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Look through any thread about a manufactured spending technique and I guarantee you’ll see the question, “Will there be a cash advance fee?” Seriously, I dare you. You’ll see what I mean.
Despite the fact that it’s asked over and over, it’s a very valid question. Cash advance fees are killer. On average they cost 2-5% of the amount of “cash” you take out and you don’t earn any points on the “purchase.” It’s a lose-lose. In addition to that, those that carry a balance also have to pay interest on the cash advance (please don’t do that, ever).
So, will you be charged a cash advance for ….? Maybe.
Disclaimer: This post is for informational purposes only. There’s always the chance that a card issuer could change it’s rules and start coding a purchase as a cash advance, so be aware that this information could become outdated. In other words, if for some reason you are charged a cash advance fee, even though I say below that it likely won’t be, don’t get mad! 🙂
A cash advance fee is a fee charged when you receive cash out of your credit card. For example, if you were to go the ATM and withdraw $100 from your credit card, you would be hit with a cash advance fee.
The fee can be anywhere from a few dollars to a small percentage of the cash advance. Most of the time it’s something like, “The greater of $5 or 3%.” As an example, let’s say you withdrew $100 out of an ATM. That withdrawal would cost $5 on top of any ATM fees. If you were to withdraw $200, that would be $6 on top of any ATM fees. There’s no point in paying those extra fees when you could just use a debit card to withdraw the cash. It’s all around a bad deal.
Most transactions that take place at a bank or financial institution will be considered a cash advance by your credit card issuer. For instance, ATM withdrawals, bank account loads, cash advances to a bank account (obviously), ect.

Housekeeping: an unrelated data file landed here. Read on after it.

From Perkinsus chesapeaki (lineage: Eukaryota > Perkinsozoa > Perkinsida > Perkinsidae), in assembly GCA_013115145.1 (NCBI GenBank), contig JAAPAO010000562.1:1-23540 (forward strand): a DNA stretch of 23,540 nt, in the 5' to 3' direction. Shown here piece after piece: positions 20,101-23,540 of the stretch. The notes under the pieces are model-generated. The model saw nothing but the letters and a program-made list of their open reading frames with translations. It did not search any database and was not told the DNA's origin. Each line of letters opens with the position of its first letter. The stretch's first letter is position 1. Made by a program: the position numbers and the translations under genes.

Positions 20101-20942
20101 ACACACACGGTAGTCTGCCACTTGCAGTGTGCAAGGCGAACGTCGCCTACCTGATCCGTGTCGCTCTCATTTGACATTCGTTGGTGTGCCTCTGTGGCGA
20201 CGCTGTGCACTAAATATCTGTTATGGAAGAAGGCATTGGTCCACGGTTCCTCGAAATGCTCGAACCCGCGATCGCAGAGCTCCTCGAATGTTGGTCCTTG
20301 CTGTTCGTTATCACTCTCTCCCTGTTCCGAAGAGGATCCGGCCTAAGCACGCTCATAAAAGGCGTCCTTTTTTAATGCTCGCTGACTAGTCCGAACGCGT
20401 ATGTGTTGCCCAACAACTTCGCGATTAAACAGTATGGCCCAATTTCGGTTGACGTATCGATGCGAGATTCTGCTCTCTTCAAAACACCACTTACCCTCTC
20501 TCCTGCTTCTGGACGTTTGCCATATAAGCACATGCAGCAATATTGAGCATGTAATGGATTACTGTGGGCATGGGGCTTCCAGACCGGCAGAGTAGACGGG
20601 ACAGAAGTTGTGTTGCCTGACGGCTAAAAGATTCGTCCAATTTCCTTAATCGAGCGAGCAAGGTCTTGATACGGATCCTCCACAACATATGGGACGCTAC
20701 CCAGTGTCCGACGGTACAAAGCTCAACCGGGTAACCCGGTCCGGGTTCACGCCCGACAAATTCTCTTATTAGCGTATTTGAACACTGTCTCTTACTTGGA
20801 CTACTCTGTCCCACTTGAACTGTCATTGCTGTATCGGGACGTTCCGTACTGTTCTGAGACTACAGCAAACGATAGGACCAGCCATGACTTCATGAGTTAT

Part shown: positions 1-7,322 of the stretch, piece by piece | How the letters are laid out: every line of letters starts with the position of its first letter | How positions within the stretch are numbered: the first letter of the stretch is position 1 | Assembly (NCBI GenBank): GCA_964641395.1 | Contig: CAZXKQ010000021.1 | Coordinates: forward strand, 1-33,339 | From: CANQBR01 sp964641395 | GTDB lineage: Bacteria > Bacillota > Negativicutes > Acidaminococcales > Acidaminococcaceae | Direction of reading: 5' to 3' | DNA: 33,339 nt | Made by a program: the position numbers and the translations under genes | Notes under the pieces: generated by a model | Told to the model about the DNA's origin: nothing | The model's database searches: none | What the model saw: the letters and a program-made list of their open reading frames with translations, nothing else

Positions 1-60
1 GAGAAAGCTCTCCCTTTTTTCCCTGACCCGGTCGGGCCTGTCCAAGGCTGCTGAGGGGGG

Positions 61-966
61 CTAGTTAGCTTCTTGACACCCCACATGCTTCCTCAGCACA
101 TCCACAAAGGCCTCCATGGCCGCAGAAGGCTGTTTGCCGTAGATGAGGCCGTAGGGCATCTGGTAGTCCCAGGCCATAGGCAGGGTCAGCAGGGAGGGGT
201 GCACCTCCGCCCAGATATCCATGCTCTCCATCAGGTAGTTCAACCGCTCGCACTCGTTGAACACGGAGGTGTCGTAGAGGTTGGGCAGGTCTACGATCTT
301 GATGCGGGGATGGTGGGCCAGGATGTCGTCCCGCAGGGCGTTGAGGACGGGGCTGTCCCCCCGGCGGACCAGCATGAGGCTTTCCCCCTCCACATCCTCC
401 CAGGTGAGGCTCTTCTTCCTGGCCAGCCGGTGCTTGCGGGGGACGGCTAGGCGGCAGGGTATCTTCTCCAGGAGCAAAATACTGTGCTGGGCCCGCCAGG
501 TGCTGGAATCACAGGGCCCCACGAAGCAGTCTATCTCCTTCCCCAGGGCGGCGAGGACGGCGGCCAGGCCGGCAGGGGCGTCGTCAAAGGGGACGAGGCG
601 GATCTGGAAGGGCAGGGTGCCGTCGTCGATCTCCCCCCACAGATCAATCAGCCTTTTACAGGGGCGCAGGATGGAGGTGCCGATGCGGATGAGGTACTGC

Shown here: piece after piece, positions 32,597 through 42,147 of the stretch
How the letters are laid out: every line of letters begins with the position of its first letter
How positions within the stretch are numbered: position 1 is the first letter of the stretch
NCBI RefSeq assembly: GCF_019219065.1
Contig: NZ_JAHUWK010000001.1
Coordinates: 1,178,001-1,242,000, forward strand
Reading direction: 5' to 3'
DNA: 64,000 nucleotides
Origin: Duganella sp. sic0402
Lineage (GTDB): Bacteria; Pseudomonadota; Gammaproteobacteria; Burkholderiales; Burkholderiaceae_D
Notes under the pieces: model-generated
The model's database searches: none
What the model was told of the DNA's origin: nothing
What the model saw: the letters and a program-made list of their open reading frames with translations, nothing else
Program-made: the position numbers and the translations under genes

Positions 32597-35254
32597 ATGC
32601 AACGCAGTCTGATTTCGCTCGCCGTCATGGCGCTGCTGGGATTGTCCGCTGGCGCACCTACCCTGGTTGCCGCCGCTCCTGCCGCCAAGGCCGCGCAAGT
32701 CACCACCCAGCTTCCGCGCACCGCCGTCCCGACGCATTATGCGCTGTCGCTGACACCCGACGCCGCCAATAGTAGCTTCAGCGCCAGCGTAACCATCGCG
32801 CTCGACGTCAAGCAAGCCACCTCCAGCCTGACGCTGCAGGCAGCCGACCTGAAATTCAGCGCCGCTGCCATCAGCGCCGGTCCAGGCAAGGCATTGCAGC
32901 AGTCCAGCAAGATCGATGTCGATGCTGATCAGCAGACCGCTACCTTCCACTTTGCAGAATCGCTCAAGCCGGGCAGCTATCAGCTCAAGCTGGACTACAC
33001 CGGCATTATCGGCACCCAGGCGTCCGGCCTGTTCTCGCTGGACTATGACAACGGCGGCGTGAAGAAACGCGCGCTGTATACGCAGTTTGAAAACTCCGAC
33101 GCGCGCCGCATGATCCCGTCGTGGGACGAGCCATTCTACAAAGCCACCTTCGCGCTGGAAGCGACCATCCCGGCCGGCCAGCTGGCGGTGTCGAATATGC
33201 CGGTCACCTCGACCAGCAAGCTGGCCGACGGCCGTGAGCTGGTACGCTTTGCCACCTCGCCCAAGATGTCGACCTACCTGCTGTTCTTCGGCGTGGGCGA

Unfortunately, there isn’t a guidebook that will tell you which transactions will/won’t code as a cash advance, but you can be prepared for a cash advance by lowering your cash line to $0 on your credit cards.
Different banks have different rules, and as such every major credit card issuer has a different rule on whether you can lower your cash advance line to $0 or not. Here are the major banks rules:
HT: Doctor of Credit
Charge cards (e.g. Amex Platinum, Amex Gold, Ink Bold), not to be confused with credit cards, do not allow you to carry a balance month to month (not that you should). Because of that, they don’t have credit limits or cash advance line limits. So, if you’re ever on the fence about a purchase and you don’t/can’t lower your cash advance line to $0 on your credit cards, test the purchase with a charge card.
These are general rules to cash advances that should be followed during all transactions.
The following information is from my experience as to whether a manufactured spending method coded as a cash advance or not.
There’s no way to guarantee a transaction will be a cash advance or not, since each bank is different and they could change the way they code a transaction at anytime. However, you can take the information above as a guideline to hopefully help you answer the age-old manufactured spending question, “Will there be a cash advance fee?“